ASU players celebrate after beating Fort Valley in the Fountain City Classic last year in Columbus.
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WHO: Fort Valley (7-2, 5-1) vs. Albany State (6-3, 5-1).
WHAT: 23rd annual Fountain City Classic, East Division title on line.
WHEN: 2 p.m. today.
RADIO: 98.1 FM.
LIVE UPDATES: Log onto: twitter.com/AlbHeraldSports.
ALBANY — There’s always been bragging rights up for grabs when Albany State and Fort Valley State have clashed on the football field in the 68-year history of the rivalry.
Championships have also been won and lost in the annual Fountain City Classic. Legends have been born, and dreams have been shattered.
But the rivalry hasn’t seen anything yet.
Never has so much been on the line in the storied history of the matchup than what’s at stake today when the teams face off in the 23rd annual Fountain City Classic.
The winner will be crowned East Division champs, face either Miles or Tuskegee in next week’s conference championship game and keep its season and playoff hopes alive. And if ASU wins for the third year in a row, coach Mike White gets his 100th career victory.
“The game is very different because of what is on the line,” Rams linebacker and former Monroe star Larry Whitfield said. “What we want to achieve requires us getting farther than this game. Everything that we did in the season really doesn’t matter unless we beat Fort Valley.”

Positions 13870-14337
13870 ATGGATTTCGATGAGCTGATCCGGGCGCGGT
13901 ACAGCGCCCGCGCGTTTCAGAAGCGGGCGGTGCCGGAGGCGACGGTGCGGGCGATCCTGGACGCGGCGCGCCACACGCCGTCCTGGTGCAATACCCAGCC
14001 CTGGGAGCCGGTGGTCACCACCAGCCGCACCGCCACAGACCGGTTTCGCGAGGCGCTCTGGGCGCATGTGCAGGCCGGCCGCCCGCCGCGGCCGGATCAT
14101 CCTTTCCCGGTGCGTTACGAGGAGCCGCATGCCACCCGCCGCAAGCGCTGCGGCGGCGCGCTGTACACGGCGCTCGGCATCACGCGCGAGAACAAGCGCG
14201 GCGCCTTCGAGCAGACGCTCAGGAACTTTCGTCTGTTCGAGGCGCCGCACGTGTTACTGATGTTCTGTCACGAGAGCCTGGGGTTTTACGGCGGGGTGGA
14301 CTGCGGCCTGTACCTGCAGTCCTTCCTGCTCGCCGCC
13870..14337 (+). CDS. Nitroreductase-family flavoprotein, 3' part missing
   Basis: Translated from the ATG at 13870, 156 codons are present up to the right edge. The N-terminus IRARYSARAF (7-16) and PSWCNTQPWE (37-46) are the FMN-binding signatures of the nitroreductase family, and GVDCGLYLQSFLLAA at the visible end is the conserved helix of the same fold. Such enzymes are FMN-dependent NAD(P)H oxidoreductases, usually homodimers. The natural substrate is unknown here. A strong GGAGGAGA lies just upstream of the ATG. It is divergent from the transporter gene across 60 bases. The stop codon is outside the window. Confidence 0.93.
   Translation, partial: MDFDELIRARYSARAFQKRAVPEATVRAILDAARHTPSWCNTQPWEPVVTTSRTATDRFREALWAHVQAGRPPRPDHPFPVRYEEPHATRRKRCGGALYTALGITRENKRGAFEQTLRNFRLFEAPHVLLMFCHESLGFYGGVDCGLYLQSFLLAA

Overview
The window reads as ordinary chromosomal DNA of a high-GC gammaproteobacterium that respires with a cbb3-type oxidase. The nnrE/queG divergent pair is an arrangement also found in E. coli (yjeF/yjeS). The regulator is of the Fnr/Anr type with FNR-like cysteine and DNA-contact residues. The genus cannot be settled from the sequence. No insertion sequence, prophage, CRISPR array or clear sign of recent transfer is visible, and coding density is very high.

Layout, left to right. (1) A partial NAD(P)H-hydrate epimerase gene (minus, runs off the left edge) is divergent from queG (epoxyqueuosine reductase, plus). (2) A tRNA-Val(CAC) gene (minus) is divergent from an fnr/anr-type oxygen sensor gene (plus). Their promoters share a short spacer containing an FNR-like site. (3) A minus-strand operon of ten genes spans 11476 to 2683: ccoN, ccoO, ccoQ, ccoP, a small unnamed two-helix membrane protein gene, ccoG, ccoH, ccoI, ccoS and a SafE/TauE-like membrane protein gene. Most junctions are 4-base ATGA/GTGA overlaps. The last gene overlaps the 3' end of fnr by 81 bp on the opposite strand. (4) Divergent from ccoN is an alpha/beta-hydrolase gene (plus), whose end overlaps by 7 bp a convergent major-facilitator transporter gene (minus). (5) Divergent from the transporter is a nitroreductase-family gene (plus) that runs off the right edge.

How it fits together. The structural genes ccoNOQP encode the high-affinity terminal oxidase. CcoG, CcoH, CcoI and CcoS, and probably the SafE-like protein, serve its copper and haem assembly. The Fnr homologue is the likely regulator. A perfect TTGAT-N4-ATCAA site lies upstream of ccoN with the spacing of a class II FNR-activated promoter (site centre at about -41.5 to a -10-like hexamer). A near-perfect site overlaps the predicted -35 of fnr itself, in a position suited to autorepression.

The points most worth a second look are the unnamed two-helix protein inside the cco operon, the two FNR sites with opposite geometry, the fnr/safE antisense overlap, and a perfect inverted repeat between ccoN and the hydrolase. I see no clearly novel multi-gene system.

ASU (6-3) and Fort Valley (7-2) enter the game with identical 5-1 conference records and both are in need of a win to move up in the Super Region rankings and secure a spot in the Division II playoffs.
“More than anything, a win means we advance,” ASU safety Dexter Moody said. “A loss means we go home. Losing is not an option.”
Especially not to Fort Valley State.
It’s a message ASU players have been hearing for weeks around campus. Running back Nate Hoyte hasn’t forgotten an encounter he had with a pair of ASU alumni two weeks ago in an elevator in the student center before the Rams hosted Clark Atlanta for Homecoming.
“They weren’t really interested in the Homecoming game,” Hoyte said on Thursday. “They didn’t say anything about Clark. They just said, ‘Make sure you go out there and beat Fort Valley.’ I said, ‘Yeah, but we play Clark this week,’ but they just said, ‘Yeah, we know. But we only care about beating Fort Valley.’ ”
Beating Fort Valley is the only thing that matters right now for anybody connected to ASU.
“I saw a classmate from Columbus who I hadn’t seen since before last year’s Fort Valley State game,” White began, “and she came up to me and said, ‘Hey, Mike, you know we have to win this game (today)? It’s the most important game.’ I said, ‘That’s the same thing you told me last year.’ She said, ‘Yeah, but last year was nothing. This year is important.’ ”
It’s even more important for Hoyte and his fellow seniors, who gave themselves a chance to make a postseason run after bouncing back from a three-game losing streak and winning five in a row heading into today’s game.